W3C home > Mailing lists > Public > public-respimg@w3.org > September 2013

Re: srcN - Alternative to picture and srcset

From: matmarquis.com <mat@matmarquis.com>
Date: Fri, 27 Sep 2013 13:15:47 -0400
Cc: "Tab Atkins Jr." <jackalmage@gmail.com>, Marcos Caceres <marcos@marcosc.com>, "public-respimg@w3.org" <public-respimg@w3.org>, Robin Berjon <robin@w3.org>
Message-Id: <B6E1AB14-D394-4D13-872C-326980598A4E@matmarquis.com>
To: Scott Jehl <scottjehl@gmail.com>
[ snip ]

> 
>> 
>>> 3. In non-supporting browsers, the src image always will be http
>>> prefetched,meaning a polyfill for this syntax may not be able to avoid
>>> wasteful overhead. Element based approaches like picture can avoid overhead
>>> through use of noscript wrappers on fallback content.  Could srcN be
>>> polyfilled without waste?
>> 
>> To an extent.  If you avoid use of src entirely and polyfill with
>> script in downlevel browsers, you'll get good behavior in new
>> browsers, okay (script-gated) behavior in older browsers running
>> script, and failure in older browsers without JS.
>> 
>> Alternately, a similar strategy to what you described can be used:
>> 
>> <img src1="..." src2="...">
>> <noscript><img src="..."></noscript>
>> 
>> This is then similar to the behavior of your proposal - it's good in
>> up-level browsers running script and down-level browsers not running
>> script, okay in down-level browsers running script, and bad in
>> up-level browsers not running script (as both images will be shown).
>> This last problem could probably be worked around by adding a
>> src1="0x0_image.png" to the fallback, so the image still shows up in
>> the page, but doesn't display.
>> 
>> ~TJ
>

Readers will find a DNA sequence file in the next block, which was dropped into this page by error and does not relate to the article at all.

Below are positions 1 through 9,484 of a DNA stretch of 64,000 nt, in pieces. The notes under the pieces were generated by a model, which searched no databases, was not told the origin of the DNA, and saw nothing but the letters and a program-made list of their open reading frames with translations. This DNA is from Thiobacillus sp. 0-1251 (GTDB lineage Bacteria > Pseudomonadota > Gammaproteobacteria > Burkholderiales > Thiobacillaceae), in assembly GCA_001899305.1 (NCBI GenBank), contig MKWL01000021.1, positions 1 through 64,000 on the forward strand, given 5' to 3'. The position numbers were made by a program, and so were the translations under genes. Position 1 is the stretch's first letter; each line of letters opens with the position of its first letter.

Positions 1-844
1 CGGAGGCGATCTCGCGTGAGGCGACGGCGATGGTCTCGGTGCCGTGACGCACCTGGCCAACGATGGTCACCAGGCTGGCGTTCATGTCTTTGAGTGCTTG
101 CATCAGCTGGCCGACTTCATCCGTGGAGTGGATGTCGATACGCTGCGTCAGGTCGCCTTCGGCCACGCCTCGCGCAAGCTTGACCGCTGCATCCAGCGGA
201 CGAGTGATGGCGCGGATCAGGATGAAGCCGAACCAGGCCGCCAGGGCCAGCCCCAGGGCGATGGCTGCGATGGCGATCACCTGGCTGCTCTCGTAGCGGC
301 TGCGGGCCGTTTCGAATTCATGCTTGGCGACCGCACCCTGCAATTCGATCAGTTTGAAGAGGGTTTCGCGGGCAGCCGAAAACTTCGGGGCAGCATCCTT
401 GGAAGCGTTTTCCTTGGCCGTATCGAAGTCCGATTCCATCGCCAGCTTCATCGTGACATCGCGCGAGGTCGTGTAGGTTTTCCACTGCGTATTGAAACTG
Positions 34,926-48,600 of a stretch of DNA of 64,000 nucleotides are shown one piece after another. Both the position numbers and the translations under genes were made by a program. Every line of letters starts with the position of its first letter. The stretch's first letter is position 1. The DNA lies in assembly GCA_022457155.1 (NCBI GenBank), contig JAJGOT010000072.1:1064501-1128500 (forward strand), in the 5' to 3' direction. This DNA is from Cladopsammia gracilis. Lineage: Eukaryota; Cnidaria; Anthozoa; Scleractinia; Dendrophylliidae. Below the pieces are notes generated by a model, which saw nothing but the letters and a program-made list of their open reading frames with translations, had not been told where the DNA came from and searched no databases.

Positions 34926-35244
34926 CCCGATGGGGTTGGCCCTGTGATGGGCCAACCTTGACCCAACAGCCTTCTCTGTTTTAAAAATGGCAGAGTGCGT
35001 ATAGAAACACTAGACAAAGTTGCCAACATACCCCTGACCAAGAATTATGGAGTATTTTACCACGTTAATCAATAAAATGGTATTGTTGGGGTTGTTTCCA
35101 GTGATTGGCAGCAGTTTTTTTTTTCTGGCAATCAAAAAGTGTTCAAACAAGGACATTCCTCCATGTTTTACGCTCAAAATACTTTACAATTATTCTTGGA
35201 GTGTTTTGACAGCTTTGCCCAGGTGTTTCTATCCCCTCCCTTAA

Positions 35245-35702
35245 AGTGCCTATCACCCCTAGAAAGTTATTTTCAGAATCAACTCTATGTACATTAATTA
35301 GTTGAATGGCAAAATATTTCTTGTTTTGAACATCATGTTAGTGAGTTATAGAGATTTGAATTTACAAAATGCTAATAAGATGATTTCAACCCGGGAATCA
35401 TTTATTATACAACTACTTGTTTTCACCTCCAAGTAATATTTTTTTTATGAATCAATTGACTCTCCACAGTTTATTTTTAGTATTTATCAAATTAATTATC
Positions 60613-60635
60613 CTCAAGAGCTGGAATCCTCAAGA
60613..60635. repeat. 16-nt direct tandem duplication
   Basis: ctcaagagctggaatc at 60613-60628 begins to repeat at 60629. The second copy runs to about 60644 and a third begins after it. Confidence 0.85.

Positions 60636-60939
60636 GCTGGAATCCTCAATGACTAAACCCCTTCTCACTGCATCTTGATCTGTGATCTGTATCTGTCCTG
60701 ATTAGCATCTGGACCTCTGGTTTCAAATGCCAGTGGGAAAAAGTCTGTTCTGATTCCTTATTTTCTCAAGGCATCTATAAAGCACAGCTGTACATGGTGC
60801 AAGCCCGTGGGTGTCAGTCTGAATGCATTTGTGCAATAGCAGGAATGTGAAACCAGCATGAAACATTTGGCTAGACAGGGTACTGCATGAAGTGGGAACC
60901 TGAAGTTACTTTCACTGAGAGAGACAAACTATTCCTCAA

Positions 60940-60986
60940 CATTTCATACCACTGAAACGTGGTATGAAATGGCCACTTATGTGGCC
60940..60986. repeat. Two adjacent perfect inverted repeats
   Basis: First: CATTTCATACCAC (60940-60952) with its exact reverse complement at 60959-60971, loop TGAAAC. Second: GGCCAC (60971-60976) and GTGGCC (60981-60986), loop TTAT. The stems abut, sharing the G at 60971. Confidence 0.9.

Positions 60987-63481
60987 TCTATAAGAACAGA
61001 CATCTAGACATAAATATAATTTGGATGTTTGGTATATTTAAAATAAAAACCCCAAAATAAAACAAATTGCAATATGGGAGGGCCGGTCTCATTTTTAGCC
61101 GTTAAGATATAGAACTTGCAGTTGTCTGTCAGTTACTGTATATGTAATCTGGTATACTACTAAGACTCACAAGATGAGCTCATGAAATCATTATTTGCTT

> 
> I can dig it up to confirm, but I thought there were existing (popular) browsers that will make a wasteful HTTP request on <img> even if a src attr is omitted? Perhaps someone else can chime in.

It looks as it if isnt entirely uncommon, based on http://www.nczonline.net/blog/2010/07/13/empty-string-urls-browser-update/

I wrote up some of my initial thoughts on potential polyfill patterns at https://etherpad.mozilla.org/polyfilling-srcN  Id love to get more eyes on it. 

> 
> Potential overhead in existing browsers is my main concern with this proposal.  The ability to polyfill a standardized responsive image approach in browsers today without incurring additional overhead is very important, as request overhead is not just a future problem, but one we can and should address for existing browsers and users. At the very least, a standardized solution shouldn't make pages costlier for existing browsers, which is what I fear will happen if an img element-based approach makes unavoidable requests. It'd be good to find out how avoidable this is - hopefully it's solvable!
> 
> 
> Thanks
> Scott
Received on Friday, 27 September 2013 17:13:50 UTC

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